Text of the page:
After cleaning, the cacao beans can be processed by cold pressing or roasting. Cold pressed cacao beans to provide raw cacao powder, cacao nibs, and cacao butter (the beans’ oils).

Powdered Cacao

Raw cacao powder is created by cold-pressing unroasted cocoa beans and then drying what remains into a powder. This technique preserves the live enzymes while removing the bean’s fat (cacao butter). Cacao powder is an excellent addition to baked goods, smoothies, handmade chocolates, and hot chocolate.

Cacao powder may be used in tea, smoothies, and baked items. Cacao powder may also be brewed and consumed like coffee. To make a cup of cacao powder, combine 2 tbsp powdered cacao beans with 1 cup boiling water in a French Press, mix, and soak for 5 to 7 minutes before pressing. You may drink it black, with milk, or with a milk substitute. The cacao powder is naturally sweetened, but you may add a sweetener if required.

Don’t get hot chocolate mixes from the grocery store mixed up with cacao powder. Cacao powder is healthier as it has no artificial chemicals or sugars. You may, however, prepare your hot chocolate with cacao powder.

What Is the Distinction Between Cocoa and Coffee Beans?

To make things easier to understand (see what I did there? ), we’ve selected the three most important distinctions between them:

  1. Smell

Cocoa has a more bitter and powerful flavor, whereas coffee is more earthy, but deeper roasts may also be rather bitter.

Speaking of which, the roasting level of coffee dictates whether it is bland or powerful.

Coffee often has deep and earthy tones. However, dark coffee is more bitter.

As a general rule, the darker the coffee, the more bitter the flavor.

Don’t be shocked if you detect some chocolate undertones and burn or acidic flavor.

On the other hand, Cocoa lacks sweetness and has a strong and bitter flavor.

Chocolate would never taste the same if it were made of cocoa.
It takes a lot of sugar and milk to make milk chocolate so delectable.

  1. Calorie Consumption

Coffee beans (particularly fatty coffee beans) have nearly no calories, but cocoa beans are higher in calories.

So don’t blame your coffee for causing you to gain weight or for consuming too many calories.

All those coffee-based drinks are high in calories since they contain different syrups, milk, sugar, etc.

We utilize cocoa beans to produce chocolate because they are naturally richer in calories.

  1. Antioxidant Levels

Cocoa beans have more antioxidants than coffee beans, but coffee has a more pronounced antioxidant action if both are eaten as drinks.

It is crucial to note that this study only looks at drinks. Therefore both coffee and chocolate are in liquid form.

This study found that coffee contains more antioxidant activity per cup than chocolate and tea.

Most of you are undoubtedly aware that coffee is a potent stimulant with antioxidant effects and that chocolate has less caffeine.

On the other hand, Cocoa is a potent antioxidant high in procyanidins and flavonoids.

  1. Caffeine Levels

One serving of snacking cacao contains around half the caffeine of one cup of brewed coffee.

Furthermore, cacao has approximately 10 times more Theobromine than caffeine. Theobromine improves our mood and alertness while having fewer adverse effects than coffee.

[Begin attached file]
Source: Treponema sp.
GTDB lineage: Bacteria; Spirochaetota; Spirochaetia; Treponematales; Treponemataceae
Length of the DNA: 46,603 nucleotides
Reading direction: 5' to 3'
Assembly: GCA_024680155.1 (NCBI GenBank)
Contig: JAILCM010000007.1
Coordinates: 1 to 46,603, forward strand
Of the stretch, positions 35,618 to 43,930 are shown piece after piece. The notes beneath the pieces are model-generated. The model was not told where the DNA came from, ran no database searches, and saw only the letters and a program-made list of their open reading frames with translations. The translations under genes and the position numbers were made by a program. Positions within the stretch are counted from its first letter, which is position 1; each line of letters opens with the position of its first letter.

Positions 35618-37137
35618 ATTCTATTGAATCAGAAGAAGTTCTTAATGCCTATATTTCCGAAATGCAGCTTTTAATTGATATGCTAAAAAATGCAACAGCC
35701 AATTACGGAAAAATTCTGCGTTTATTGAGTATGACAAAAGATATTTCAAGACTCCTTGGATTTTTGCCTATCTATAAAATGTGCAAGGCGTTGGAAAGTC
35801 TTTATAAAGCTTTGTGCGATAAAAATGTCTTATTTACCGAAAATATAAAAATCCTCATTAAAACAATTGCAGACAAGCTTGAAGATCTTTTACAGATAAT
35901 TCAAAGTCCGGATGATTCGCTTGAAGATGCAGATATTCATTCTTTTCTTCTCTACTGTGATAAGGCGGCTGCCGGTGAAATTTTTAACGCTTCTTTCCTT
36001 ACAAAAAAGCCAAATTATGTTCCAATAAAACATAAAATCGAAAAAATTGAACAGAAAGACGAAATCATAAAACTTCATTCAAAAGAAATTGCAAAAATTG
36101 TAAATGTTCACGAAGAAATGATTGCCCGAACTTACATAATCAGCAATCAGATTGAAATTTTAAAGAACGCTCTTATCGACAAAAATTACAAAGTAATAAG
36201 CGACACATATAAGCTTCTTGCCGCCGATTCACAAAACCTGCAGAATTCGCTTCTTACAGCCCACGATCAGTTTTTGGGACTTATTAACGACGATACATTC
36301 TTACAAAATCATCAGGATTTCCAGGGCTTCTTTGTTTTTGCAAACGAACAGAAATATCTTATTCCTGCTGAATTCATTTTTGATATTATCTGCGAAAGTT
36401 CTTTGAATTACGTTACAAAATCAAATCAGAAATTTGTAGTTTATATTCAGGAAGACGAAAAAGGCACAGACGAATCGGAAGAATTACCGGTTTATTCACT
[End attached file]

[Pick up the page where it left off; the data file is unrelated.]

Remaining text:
1. Health Advantages

Cacao beans provide a plethora of health advantages! For example, cacao users have been demonstrated in studies to have a decreased risk of:

Heart disease, stroke, high cholesterol, high blood pressure, and type 2 diabetes are all possibilities. However, cacao consumption has also increased cognitive function (attention, processing speed, and working memory), happiness, gastrointestinal health, and even wrinkle reduction!

Recently, research has discovered that coffee has health benefits as well. According to Harvard Health Publishing, “coffee consumers may have a lower risk of:

Cardiovascular illness (including heart attack, heart failure, and stroke), type 2 diabetes, Parkinson’s disease, uterine and liver cancer, cirrhosis, and gout.”

To optimize the health advantages of either coffee or cacao, avoid using dairy components, added fat, sugar, and chemical additions. To find out more, visit our blog. Topics include identifying the good from the bad, clean vs. hidden components, and how cacao compares to other healthy treats.

  1. Convenience and Method


Nowadays, there are several methods for making coffee. It all depends on your abilities, time constraints, and preferences for taste and strength. You may brew automatically or manually, utilize a pour-over, a french press, or even produce a quality instant coffee. However, most Americans utilize the automated brewing technique with a coffee maker, which takes around 5 minutes on average.


A french press is the recommended, and maybe the only, method for brewing cocoa powder. However, this approach might take anywhere from 6 to 10 minutes. If you don’t have a french press, it may take longer and be more difficult to filter and brew the cacao properly.

  1. Harvesting and Roasting

The harvesting and roasting of cocoa and coffee are comparable.

Anyway, here’s what you should know about each.

Coffee beans

  • Collect the coffee plant’s fruit.
  • They should be cleaned.
  • Coffee fruit pits should be roasted.

Now, the pits only turn brown when roasted; otherwise, they’re green.

The color of the beans changes to varying shades of brown depending on the roast (light, medium, or dark), as do the strength and flavor.

After the beans have been roasted, the brewing process begins, and some of the most popular brew methods are hot drip, espresso, French press, and cold brew.

To customize your cup of Joe, you may add cinnamon, vanilla, milk, sugar, caramel, or other tastes.

The cocoa bean

  • Collect the cocoa seeds from the plant
  • Properly clean them.
  • Roast the freshly cleaned seeds

Large pods sprouting directly from the plant containing the seeds may be seen.

To get to the fleshy and delicious section of the pod, you must first cut it.

The seeds are found on the interior, just below the meaty section.
After extracting and cleaning the seeds, the roasting process begins.